- The Washington Times - Monday, October 26, 2015

On a wide grassy knoll in Northern Virginia 152 years ago, about 20,000 soldiers armed with rifles and sabers charged at one another on horseback, regrouped and charged again and again in a daylong, pitched battle of the Civil War — the largest clash of cavalries in North America’s history.

It was the Battle of Brandy Station, and Virginia officials on Monday announced the successful end of a preservation campaign for the battlefield’s Fleetwood Hill.

Since 2013, a nationwide campaign to restore the site by the nonprofit Civil War Trust collected $3.6 million in donations from trust members and matching funds from the Virginia Battlefield Preservation Fund and the National Park Service’s American Battlefield Protection Program, state and trust officials said during a ribbon-cutting ceremony at Brandy Station in Culpeper County.

“The preservation and restoration of Fleetwood Hill is a first-class example of the conservation successes the Commonwealth can achieve through public-private partnerships,” Virginia House Speaker William J. Howell said during Monday’s ceremony. “Working with groups like the Civil War Trust, Virginia has been able to preserve thousands of acres of hallowed ground that serve as living memorials to those who wore the blue and the gray.”

Mr. Howell was joined by state Sen. Bryce Reeves, Delegates Michael Webert and Ed Scott, and trust President James Lighthizer, among others. As many as 200 people attended Monday’s ribbon-cutting ceremony, organizers said.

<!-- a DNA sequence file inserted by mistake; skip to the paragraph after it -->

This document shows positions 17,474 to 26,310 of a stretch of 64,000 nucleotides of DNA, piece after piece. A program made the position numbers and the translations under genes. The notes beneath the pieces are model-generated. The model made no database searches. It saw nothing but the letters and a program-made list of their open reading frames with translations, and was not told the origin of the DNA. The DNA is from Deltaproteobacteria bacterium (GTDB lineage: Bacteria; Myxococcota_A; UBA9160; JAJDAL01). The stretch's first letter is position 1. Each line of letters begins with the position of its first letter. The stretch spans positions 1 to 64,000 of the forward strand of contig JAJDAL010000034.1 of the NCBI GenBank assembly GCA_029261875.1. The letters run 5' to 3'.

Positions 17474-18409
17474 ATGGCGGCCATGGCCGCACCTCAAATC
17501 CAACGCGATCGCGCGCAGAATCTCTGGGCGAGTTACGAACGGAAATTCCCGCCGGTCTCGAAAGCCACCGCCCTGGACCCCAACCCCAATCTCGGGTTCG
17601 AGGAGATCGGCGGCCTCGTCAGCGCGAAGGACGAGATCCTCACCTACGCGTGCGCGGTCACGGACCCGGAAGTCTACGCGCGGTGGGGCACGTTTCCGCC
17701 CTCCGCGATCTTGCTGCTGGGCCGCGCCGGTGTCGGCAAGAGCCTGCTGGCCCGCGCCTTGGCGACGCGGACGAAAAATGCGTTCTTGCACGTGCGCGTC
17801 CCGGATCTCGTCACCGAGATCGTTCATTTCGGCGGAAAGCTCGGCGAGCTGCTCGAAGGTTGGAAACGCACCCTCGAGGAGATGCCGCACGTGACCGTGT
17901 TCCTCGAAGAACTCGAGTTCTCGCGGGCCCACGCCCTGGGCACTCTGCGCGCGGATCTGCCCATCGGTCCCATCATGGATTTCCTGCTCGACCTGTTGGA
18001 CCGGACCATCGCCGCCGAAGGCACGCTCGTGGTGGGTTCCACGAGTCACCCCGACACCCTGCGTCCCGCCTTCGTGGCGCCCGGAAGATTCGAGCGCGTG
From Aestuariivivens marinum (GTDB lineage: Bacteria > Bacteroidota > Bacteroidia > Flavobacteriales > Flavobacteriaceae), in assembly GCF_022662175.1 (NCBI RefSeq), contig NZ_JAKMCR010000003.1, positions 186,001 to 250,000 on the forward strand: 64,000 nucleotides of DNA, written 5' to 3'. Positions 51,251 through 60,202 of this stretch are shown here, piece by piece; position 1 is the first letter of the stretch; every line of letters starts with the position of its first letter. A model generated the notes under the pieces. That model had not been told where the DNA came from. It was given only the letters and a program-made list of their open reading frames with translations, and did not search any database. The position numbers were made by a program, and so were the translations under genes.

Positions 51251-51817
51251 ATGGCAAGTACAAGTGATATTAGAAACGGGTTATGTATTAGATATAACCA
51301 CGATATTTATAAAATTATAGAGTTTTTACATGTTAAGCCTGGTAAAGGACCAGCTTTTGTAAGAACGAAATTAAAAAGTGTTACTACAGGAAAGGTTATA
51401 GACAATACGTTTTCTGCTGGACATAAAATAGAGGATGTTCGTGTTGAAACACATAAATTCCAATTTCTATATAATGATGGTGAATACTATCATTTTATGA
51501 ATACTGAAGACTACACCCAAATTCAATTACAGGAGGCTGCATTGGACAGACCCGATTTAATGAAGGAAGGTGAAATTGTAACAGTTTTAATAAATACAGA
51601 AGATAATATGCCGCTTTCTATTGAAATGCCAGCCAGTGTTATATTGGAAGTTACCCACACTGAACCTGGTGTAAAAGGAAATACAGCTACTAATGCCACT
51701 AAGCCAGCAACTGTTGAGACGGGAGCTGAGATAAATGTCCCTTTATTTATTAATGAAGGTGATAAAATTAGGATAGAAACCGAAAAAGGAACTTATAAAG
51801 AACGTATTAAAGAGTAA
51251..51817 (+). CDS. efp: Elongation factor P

“The trust has saved more land at Brandy Station than at any other battlefield in the country,” Mr. Lighthizer said. “Along with the trails we’ve already opened at St. James Church and Buford’s Knoll, it is especially gratifying to have restored such a key landmark of this battle to its wartime appearance and to be interpreting Fleetwood Hill for the public.”

PHOTOS: Brandy Station: Now and Then

In restoring the 56-acre battlefield to its Civil War glory, preservationists had to remove two houses, a garage, a pair of in-ground pools and a pool house. They relied on historic photos, topographic maps and digital imaging to re-create the area’s wartime look, trust officials said.

What’s more, the preservation effort included a paved, “interpretive” trail with markers to give visitors historical information about the battle and its place in the war.

The Battle of Brandy Station marked a turning point because it was the start of the Union’s Gettysburg offensive that eventually led to the end of the Civil War.

Though it ended mostly in a stalemate, the battle bolstered Union cavalrymen who had long been outmatched by their Confederate counterparts. Led by Gen. Alfred Pleasonton, about 11,000 Union troops surprised an encampment of about 9,500 Confederates, led by Gen. J.E.B. Stuart, on Fleetwood Hill on June 9, 1863. In the ensuing battle, a total of more than 1,400 men were killed, wounded or missing in action.

Union forces pitched camp at Fleetwood Hill in the winter of 1863-1864.

The Civil War Trust now is raising funds to acquire and preserve a 10-acre plot near Fleetwood Hill.

“The continued restoration and enhancement of these lands help draw thousands of people who learn of the events that occurred during the Civil War, while visiting local attractions and Virginia Main Street communities,” said Paige Read, director of economic development and tourism for the city of Culpeper.

• Carleton Bryant can be reached at cbryant@washingtontimes.com.

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